So I need to "fix" a false-positive security warning (mass-assignment of a foreign key). Do I "fix" it by...

A) Setting it manually and double-saving the object?
B) Rewriting the mass-assignment so the linter doesn't realize what I'm doing?

Both options suck.
But security is going to complain if I don't do it.

Guess what?
I'm not doing it.

SMD you ducks.

  • 3
    Linters are gross.
  • 3
    Let security complain and explain why you needed to do what you did.

    Then annotate the code with information for the linter so it ignores the one specific test in this case only.
  • 3
    @Oktokolo I looked into how, and for this particular one (Brakeman) apparently you can only ignore issues by adding the issue's id hash to an ignore file; I don't have access.
  • 2
    But someone has access. Wait for the complaint and request the hash to be added.
  • 4
    @Oktokolo Yep, that's what I'm doing.
  • 1
    @Root I'm gonna say it like I would in real life... And I'd known you _personally_ for at least six month:

    Momma, what's that crazy bitch talking about? Explain it to me in simple words, cuz I have no fucking idea what you just talked about. Oo
  • 1
    drop table mic
    go #home
  • 2
    (and just to be sure... The linter is the crazy bitch and I really have no clue what the linter means. I read the message of Root and thought: Duh. A foreign key is in best case a primary key - which is in a relational database the holy grail you could use. So .... Wy the frigging fuck should I not use it for a mass assignment?)
  • 2
    @IntrusionCM Code is easier to understand, so here:

    Assume `params` equals the hash/dict `{column_a: value, column_b: value, foreign_key: value}`

    The linter considers this bad because it "mass-assigns" to a foreign key:

    In this case, setting the foreign key only happens from an admin page, and the model is for a report generator; there is no danger here. An admin can specify any report id (the foreign key) they want, or `nil` to remove it. All values are okay; if it's an invalid value like "scrabble," validations will catch it and display a warning.

    Anyway, in order to fix the linter warning, I would need to either do...

    A) double-saving:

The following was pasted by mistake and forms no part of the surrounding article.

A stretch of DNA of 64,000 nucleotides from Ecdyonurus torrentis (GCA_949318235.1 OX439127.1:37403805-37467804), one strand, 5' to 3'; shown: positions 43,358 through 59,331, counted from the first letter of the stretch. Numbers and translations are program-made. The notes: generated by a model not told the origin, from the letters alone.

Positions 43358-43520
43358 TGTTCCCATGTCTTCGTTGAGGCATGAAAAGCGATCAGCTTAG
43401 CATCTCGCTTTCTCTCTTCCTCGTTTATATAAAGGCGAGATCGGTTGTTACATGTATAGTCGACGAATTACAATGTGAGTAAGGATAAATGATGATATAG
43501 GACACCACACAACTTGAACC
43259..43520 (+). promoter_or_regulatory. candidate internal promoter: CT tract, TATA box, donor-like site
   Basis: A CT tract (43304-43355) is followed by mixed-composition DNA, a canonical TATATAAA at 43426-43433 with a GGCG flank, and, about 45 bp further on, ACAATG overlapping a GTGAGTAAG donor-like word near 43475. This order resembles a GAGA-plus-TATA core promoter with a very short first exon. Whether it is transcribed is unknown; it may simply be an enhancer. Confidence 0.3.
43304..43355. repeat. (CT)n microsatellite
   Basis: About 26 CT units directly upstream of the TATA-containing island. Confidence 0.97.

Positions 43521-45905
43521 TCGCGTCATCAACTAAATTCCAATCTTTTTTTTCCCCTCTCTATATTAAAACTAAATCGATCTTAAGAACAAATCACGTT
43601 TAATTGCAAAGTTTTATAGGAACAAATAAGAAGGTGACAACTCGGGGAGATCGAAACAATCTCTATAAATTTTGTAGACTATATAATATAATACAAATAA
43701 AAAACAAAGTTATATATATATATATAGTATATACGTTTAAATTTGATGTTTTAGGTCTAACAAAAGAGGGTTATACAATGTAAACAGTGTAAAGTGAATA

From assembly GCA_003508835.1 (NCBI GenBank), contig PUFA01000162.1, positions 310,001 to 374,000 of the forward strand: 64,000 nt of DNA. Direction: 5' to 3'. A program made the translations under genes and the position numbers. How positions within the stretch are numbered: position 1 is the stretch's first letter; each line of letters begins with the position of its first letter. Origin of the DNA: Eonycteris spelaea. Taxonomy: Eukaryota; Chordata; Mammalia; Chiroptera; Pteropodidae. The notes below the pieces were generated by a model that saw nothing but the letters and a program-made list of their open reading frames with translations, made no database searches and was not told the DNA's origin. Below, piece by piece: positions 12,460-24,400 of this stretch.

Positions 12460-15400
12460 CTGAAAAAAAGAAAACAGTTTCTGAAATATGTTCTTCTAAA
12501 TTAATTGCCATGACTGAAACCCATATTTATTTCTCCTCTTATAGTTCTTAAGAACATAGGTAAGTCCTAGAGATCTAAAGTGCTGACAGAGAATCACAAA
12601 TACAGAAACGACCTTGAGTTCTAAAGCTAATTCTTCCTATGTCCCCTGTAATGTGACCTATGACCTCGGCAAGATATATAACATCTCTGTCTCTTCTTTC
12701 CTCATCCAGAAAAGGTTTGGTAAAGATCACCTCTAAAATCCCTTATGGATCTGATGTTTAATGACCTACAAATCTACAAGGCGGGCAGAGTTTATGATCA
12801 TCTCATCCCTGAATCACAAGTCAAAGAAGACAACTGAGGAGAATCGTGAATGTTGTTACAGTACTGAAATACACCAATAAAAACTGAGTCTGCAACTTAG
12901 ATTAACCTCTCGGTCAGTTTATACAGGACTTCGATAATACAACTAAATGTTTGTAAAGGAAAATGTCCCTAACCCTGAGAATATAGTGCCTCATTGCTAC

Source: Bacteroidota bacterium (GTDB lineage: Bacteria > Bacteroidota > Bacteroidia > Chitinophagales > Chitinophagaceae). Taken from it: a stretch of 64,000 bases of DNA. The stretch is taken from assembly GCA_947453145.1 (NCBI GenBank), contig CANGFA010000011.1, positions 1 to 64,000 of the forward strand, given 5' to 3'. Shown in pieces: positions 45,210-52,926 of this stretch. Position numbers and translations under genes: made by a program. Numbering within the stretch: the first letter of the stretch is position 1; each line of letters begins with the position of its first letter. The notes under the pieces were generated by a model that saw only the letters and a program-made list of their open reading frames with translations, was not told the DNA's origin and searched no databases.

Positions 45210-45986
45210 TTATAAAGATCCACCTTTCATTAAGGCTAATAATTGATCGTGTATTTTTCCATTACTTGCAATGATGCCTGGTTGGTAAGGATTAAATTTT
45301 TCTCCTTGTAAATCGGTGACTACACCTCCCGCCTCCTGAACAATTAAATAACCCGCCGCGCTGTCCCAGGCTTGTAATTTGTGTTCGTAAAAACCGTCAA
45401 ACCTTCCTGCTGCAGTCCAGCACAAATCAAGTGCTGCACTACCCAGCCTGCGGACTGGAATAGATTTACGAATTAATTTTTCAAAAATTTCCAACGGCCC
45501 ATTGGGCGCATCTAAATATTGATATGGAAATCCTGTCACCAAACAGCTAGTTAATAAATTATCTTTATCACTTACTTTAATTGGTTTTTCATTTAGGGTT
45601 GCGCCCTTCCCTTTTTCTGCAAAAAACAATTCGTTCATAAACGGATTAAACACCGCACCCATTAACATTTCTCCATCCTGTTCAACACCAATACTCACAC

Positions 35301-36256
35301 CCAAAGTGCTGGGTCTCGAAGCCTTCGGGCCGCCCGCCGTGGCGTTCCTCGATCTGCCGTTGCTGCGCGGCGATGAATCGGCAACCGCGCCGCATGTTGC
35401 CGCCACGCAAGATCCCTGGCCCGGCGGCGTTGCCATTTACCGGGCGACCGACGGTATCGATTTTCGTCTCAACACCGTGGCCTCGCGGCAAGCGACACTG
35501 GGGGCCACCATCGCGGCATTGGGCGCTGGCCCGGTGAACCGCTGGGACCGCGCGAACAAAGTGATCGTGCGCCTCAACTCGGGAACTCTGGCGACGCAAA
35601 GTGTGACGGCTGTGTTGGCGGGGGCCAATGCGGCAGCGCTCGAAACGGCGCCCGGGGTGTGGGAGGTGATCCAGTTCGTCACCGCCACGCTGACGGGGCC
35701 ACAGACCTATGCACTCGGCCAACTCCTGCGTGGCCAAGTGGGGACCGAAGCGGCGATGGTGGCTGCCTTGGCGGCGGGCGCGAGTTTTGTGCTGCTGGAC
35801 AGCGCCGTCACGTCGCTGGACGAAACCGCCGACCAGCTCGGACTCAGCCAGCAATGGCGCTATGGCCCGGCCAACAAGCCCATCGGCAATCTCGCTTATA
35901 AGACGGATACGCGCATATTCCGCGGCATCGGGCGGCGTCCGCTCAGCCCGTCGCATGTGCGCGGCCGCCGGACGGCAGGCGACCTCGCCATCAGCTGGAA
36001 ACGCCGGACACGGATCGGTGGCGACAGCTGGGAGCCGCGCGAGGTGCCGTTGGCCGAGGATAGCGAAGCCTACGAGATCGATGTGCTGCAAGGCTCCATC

@model_object.foreign_key = params.delete(:foreign_key)
    success = @model_object.save
    @model_object.update(params) if success
    This is bad because it both makes two trips to the DB and decreases readability.

    B) Re-implement the update() mass-assignment to confuse the linter:
    params.each do |column, value|
    # call `model_object.column=value` for each pair
    @model_object.send("#{column}=", value)
    This looks scary (because of the `send()`), is confusing to read at a glance, and doesn't actually make things any safer -- possibly even less safe.

    So instead, I'm going to just leave the code as-is and tell security to get bent if they insist.
  • 1
    @Root Sounds sane to me.

    I'd consider this as a highly opiniated test... Kinda like MySQLs safe update mode:

    When you do not specify a key constraint in the WHERE clause, or provide a LIMIT clause, or both in a UPDATE or DELETE clause, it fails hard.

    The parameter is called "--i-am-a-dummy", too.

    And I think the same applies here.

    A sounds very dangerous to me. If an Auto increment is involved, the delete might lead to an excessive burn of IDs, which might end up in a roll up... Which usually opens the box of the pandora.
    Even if there is no Auto Inc involved, deleting rows "Just for the fun of it" (and possibly triggering cascades and constraint checkings on all involved tables) is really worse.

    B sounds even worse. Code wise it's "security by obscurity"… Performance wise even worse, due to looping (Bad Omen TM).

    In both cases, especially due to ORM, you'll burn a lot of performance... Since you invalidate the whole ORM state object by object, leading to reinitialisation / update of the lifecycle inside the ORM.

    So... The linter might have a good Intention, but it should be a "You might" not "You ARE" doing something wrong here in my opinion.
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